I am looking what exactly happens when a Raspberry Pi 4 is powered with low voltage. I am not looking whether this will hurt the Raspberry (as this has been asked before) or how to fix this.

I especially did not find any documentation about what effect this has on performance. Has anyone ever made a benchmark with low-voltage vs. normal-voltage? Are there any documents stating at what degree the Raspberry is underclocked (if) when working with low voltage?

  • 2
    The sd card could get corrupted with low voltage. USB devices may not work correctly with low voltage. Might get hdmi issues.
    – CoderMike
    Commented Nov 4, 2019 at 11:50
  • This has been mentioned in the linked question. I especially would like to know about the performance changes.
    – Ole Albers
    Commented Nov 4, 2019 at 13:00
  • I don't believe performance would be affected by low voltage however surely that is irrelevant if the sd card could get corrupted?
    – CoderMike
    Commented Nov 4, 2019 at 13:22
  • SD low voltage is <3.3V (expect below 2.8V). Measure on the connector pads. They can run at 1.8V, but I don't expect that's how it's implemented on RPi. 4.65V seems like a safe warning threshold, at least for microSD.
    – user2497
    Commented Nov 4, 2019 at 16:30

1 Answer 1


There is no performance hit. The Pi components, like all electronics, have minimum and maximum voltage ratings. If the voltage is not high enough, it will not boot. If it is at a threshold level, you will get intermittent low voltage warnings.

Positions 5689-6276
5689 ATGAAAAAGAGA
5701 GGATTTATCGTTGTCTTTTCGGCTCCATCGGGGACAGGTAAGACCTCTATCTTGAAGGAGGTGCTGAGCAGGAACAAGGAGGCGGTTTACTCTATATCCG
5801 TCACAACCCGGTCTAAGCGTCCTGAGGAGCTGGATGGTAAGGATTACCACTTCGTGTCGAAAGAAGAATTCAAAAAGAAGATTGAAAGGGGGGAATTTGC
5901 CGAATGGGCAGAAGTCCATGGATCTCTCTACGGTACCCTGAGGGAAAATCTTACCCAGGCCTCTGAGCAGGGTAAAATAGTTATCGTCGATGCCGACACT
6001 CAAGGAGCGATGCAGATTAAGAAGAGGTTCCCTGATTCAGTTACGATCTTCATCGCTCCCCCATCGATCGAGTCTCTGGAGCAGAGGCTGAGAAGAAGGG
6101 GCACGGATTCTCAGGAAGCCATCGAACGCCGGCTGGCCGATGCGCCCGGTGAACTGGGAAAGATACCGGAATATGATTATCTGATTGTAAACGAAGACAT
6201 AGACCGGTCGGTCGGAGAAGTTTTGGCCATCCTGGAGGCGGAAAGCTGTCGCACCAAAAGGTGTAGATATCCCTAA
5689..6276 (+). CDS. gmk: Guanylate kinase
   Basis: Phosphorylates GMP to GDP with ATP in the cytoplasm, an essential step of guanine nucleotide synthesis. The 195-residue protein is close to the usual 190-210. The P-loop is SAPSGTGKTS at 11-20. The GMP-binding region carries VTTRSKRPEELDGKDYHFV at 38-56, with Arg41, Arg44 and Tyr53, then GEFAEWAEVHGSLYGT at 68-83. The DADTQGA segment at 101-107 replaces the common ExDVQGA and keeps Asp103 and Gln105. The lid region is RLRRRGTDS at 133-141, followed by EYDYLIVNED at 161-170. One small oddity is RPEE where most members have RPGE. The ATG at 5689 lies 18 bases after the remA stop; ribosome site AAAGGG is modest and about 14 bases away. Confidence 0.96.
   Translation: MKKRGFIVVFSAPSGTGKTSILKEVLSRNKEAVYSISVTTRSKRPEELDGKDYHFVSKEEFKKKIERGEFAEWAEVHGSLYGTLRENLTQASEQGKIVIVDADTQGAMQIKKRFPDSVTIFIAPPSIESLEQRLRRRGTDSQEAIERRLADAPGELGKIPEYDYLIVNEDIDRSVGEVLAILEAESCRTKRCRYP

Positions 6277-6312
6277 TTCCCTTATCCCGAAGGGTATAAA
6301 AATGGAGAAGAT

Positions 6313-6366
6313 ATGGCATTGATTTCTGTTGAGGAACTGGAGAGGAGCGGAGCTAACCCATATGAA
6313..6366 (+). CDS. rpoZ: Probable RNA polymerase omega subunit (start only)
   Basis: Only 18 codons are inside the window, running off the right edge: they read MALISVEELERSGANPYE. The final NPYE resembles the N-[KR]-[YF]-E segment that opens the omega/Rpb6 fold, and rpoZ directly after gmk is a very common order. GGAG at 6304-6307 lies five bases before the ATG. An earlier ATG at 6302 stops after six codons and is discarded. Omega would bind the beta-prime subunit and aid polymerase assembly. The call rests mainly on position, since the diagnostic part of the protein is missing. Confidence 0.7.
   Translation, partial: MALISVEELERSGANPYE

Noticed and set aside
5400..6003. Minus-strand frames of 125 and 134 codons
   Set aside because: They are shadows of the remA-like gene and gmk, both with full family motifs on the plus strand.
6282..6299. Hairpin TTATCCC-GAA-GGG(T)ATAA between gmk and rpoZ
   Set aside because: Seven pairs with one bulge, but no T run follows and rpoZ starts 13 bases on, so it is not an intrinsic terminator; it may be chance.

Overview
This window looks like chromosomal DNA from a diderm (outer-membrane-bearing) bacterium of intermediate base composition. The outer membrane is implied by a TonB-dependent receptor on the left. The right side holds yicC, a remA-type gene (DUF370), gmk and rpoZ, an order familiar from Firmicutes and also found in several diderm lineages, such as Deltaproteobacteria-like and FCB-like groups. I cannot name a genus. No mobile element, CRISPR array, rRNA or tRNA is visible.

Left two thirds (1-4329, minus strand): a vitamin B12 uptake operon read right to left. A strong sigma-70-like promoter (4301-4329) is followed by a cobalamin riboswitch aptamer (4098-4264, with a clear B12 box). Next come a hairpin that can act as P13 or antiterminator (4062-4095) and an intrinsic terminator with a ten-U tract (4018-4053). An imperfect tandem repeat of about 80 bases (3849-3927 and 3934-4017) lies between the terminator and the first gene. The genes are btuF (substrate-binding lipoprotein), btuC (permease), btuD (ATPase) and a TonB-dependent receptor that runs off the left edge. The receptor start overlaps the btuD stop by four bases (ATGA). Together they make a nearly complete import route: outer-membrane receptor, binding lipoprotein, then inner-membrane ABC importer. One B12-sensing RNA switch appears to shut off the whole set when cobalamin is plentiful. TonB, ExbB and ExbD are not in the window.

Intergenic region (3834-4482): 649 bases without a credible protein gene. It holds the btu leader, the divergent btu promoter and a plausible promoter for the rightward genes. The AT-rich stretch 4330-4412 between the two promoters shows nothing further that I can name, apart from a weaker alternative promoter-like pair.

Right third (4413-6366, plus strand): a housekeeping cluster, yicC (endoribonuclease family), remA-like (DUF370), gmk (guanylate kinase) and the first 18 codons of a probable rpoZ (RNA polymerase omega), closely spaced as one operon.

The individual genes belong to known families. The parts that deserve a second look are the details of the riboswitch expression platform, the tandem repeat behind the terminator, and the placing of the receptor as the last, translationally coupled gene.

An issue with voltage is that it can fluctuate, particularly under load (current draw), which widely varies for a running computer. If you suddenly max out all the cores, this is a demand for current. In an imperfect world, this will tend to mean a momentary slight voltage drop. If the voltage was already near the minimum threshold and this causes a drop below it, even for just an instant, the pi will shut down. Chances are the voltage will then rise again and the system will effectively reboot after an unclean shutdown.

However, the boot process itself is intense work, so if there is this potential at the outset, it will probably happen then. But if not, that's no guarantee it won't. Also, there may be loads from peripherals that aren't significant until after booting, in which case the potential will increase as they are put into use.

So performance wise it is an all or nothing thing.

Your Answer

By clicking “Post Your Answer”, you agree to our terms of service and acknowledge you have read our privacy policy.

Not the answer you're looking for? Browse other questions tagged or ask your own question.